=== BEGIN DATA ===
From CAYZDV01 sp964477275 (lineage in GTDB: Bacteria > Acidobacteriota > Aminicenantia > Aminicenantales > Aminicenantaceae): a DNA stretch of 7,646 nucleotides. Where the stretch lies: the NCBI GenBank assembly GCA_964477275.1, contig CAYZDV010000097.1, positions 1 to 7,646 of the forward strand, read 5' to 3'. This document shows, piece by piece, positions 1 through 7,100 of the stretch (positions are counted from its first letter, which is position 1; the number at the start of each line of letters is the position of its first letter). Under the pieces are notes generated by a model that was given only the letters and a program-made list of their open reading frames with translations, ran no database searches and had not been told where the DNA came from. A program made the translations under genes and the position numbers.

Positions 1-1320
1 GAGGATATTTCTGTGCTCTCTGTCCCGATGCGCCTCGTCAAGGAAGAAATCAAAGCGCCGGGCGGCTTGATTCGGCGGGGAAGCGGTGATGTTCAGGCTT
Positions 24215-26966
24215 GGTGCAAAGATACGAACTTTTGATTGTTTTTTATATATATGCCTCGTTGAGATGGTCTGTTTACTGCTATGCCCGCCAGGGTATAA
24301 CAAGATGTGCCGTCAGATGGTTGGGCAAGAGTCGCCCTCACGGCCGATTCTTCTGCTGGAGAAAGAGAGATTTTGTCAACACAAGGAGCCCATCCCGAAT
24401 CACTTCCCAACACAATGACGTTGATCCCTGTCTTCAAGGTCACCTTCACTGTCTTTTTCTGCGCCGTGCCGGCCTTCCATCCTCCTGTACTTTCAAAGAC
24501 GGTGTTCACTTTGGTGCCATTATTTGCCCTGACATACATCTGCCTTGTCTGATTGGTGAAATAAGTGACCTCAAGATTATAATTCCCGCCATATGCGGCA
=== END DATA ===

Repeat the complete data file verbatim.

From CAYZDV01 sp964477275 (lineage in GTDB: Bacteria > Acidobacteriota > Aminicenantia > Aminicenantales > Aminicenantaceae): a DNA stretch of 7,646 nucleotides. Where the stretch lies: the NCBI GenBank assembly GCA_964477275.1, contig CAYZDV010000097.1, positions 1 to 7,646 of the forward strand, read 5' to 3'. This document shows, piece by piece, positions 1 through 7,100 of the stretch (positions are counted from its first letter, which is position 1; the number at the start of each line of letters is the position of its first letter). Under the pieces are notes generated by a model that was given only the letters and a program-made list of their open reading frames with translations, ran no database searches and had not been told where the DNA came from. A program made the translations under genes and the position numbers.

Positions 1-1320
1 GAGGATATTTCTGTGCTCTCTGTCCCGATGCGCCTCGTCAAGGAAGAAATCAAAGCGCCGGGCGGCTTGATTCGGCGGGGAAGCGGTGATGTTCAGGCTT
Positions 24215-26966
24215 GGTGCAAAGATACGAACTTTTGATTGTTTTTTATATATATGCCTCGTTGAGATGGTCTGTTTACTGCTATGCCCGCCAGGGTATAA
24301 CAAGATGTGCCGTCAGATGGTTGGGCAAGAGTCGCCCTCACGGCCGATTCTTCTGCTGGAGAAAGAGAGATTTTGTCAACACAAGGAGCCCATCCCGAAT
24401 CACTTCCCAACACAATGACGTTGATCCCTGTCTTCAAGGTCACCTTCACTGTCTTTTTCTGCGCCGTGCCGGCCTTCCATCCTCCTGTACTTTCAAAGAC
24501 GGTGTTCACTTTGGTGCCATTATTTGCCCTGACATACATCTGCCTTGTCTGATTGGTGAAATAAGTGACCTCAAGATTATAATTCCCGCCATATGCGGCA